Half-century and counting for Westmoreland County's longest tenured employee

·2 min read

Jun. 12—Barb Jollie is in a class by herself.

Working as a dependency hearing officer for Westmoreland County's family court division, Jollie has been the one constant in the government over the last half-century.

She was honored this week by commissioners for reaching a milestone, 50 years of employment with the county.

"I never, ever would have expected when I started with the county to be here 50 years later. I had in my desk at the children's bureau an undated resignation letter that stayed in there for 20 years while I was at the bureau," Jollie said.

Her 50 years with the county makes her the longest tenured employee and the first ever to work a half century.

Jollie, 72, of North Huntingdon, started her career in 1971 as a children's bureau caseworker and after attending law school at night she moved to a prosecutor's job in the county district attorney's office in 1994. She was appointed as a hearing office last year.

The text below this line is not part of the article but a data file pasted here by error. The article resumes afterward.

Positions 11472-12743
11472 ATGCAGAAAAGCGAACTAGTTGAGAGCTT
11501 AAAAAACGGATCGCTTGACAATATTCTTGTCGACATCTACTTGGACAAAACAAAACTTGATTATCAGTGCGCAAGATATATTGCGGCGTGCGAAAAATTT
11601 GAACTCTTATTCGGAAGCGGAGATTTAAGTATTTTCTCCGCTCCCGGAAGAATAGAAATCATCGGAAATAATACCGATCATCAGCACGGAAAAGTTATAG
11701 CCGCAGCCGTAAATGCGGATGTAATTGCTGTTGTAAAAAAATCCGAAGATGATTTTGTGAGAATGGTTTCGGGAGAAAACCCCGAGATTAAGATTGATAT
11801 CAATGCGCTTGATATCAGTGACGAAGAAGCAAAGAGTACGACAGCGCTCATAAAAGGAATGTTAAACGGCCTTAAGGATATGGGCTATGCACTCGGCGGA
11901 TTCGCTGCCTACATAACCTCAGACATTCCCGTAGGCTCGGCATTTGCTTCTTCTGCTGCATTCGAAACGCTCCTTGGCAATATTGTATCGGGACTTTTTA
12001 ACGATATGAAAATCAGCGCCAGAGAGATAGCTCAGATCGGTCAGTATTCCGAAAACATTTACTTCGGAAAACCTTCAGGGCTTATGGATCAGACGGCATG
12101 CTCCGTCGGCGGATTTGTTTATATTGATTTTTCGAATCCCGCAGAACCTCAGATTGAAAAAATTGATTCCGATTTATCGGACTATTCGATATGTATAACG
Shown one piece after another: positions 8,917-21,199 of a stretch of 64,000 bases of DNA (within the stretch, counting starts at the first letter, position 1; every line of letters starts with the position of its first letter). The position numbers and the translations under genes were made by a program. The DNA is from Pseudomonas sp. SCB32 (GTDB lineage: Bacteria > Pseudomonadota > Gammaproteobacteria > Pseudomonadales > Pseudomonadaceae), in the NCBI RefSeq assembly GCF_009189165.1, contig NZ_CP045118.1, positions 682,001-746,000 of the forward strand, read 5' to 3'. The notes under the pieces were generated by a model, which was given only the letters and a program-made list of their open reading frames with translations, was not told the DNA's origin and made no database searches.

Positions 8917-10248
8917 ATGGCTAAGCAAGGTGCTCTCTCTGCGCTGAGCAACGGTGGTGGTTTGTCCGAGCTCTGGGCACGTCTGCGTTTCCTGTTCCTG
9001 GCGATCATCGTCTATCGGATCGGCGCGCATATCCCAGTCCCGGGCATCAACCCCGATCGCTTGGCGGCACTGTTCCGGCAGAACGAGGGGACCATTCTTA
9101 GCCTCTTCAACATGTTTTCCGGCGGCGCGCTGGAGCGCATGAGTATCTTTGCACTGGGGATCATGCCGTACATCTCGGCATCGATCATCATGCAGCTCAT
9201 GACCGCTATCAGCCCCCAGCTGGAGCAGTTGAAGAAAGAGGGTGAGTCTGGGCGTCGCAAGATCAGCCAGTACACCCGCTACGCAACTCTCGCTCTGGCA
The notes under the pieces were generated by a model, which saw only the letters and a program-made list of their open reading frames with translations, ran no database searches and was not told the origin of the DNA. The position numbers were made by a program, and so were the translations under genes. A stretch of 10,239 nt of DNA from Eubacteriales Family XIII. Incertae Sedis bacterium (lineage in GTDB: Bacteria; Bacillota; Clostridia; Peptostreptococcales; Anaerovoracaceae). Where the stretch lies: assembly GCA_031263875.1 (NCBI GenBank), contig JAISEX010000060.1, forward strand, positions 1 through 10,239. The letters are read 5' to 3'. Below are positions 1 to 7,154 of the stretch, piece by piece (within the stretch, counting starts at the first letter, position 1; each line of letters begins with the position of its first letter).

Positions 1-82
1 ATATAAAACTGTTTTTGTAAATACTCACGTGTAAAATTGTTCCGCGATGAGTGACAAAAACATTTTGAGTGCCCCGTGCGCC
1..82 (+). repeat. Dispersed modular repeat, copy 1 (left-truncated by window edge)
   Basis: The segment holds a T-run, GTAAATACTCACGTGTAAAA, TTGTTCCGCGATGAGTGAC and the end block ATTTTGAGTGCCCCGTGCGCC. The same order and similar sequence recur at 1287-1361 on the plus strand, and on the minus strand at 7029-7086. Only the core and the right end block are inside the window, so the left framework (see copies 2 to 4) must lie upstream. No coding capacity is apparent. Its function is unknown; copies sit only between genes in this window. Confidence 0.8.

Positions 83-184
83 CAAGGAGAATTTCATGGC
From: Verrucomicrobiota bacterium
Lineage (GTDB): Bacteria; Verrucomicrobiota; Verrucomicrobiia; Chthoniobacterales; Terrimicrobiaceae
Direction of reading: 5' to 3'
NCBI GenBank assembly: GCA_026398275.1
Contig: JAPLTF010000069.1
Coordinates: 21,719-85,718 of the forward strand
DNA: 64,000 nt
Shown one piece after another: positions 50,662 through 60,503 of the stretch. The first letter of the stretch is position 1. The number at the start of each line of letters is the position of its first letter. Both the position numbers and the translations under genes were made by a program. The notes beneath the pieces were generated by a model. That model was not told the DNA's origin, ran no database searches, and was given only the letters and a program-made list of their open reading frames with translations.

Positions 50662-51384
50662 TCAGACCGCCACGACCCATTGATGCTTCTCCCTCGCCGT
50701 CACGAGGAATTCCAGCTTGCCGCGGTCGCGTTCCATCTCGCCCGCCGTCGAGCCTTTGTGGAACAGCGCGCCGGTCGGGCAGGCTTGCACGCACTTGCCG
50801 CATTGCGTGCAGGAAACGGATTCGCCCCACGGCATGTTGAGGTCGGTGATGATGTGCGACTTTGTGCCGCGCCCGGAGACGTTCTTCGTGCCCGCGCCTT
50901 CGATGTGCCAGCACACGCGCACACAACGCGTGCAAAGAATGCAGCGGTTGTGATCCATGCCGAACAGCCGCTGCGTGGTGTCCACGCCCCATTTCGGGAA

President Judge Rita Hathaway recalled working with Jollie, first when she served with the children's bureau and later as she served as assistant district attorney, specializing in prosecuting child abuse cases.

"Barb had a passion for the children then and she still has a passion 50 years later," Hathaway said.

Jollie called her work in the children's bureau and district attorney's office as soul-wrenching. She attributed her longevity to the support from her coworkers and her desire to help children.

"I love kids. I was not blessed with any of my own and when I used to bemoan that, feel sorry for myself about that, my mother said to me 'God must want you to take care of other people's kids.' That stuck with me and I think that's what spurred my passion for this and I hope I've been able to help a few kids along the way," Jollie said.

Rich Cholodofsky is a Tribune-Review staff writer. You can contact Rich at 724-830-6293, rcholodofsky@triblive.com or via Twitter .